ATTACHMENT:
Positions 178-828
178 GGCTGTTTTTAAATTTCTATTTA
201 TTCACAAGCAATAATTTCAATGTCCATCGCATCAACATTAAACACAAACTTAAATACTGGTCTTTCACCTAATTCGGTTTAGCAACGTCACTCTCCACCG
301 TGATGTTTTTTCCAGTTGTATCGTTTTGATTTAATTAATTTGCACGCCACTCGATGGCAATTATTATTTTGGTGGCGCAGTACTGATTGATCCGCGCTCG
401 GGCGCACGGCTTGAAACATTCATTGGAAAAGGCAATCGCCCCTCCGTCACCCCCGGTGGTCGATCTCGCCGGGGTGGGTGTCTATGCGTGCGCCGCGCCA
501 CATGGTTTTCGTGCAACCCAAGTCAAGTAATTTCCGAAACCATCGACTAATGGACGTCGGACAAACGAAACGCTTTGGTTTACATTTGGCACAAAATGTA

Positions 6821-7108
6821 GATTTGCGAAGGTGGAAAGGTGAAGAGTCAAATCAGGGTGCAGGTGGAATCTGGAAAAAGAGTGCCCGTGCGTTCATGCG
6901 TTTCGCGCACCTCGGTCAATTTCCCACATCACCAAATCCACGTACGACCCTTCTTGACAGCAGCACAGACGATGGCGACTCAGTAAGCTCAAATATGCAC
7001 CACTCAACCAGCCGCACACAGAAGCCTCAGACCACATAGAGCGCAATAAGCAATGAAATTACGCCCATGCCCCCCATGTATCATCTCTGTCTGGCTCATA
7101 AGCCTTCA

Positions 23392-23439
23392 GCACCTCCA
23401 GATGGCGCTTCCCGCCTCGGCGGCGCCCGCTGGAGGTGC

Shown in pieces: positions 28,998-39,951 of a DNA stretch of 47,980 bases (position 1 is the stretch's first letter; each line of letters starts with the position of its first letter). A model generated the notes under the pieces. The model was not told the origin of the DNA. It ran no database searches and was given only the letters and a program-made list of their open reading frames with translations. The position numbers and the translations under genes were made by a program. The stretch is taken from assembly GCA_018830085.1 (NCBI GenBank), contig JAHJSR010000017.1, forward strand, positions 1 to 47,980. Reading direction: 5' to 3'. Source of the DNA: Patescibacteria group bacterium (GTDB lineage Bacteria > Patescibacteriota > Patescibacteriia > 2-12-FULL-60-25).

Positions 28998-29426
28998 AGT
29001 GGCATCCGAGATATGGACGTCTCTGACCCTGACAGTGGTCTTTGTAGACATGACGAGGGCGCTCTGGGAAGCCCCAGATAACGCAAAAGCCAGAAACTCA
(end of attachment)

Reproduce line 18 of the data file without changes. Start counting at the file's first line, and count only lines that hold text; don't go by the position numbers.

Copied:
29001 GGCATCCGAGATATGGACGTCTCTGACCCTGACAGTGGTCTTTGTAGACATGACGAGGGCGCTCTGGGAAGCCCCAGATAACGCAAAAGCCAGAAACTCA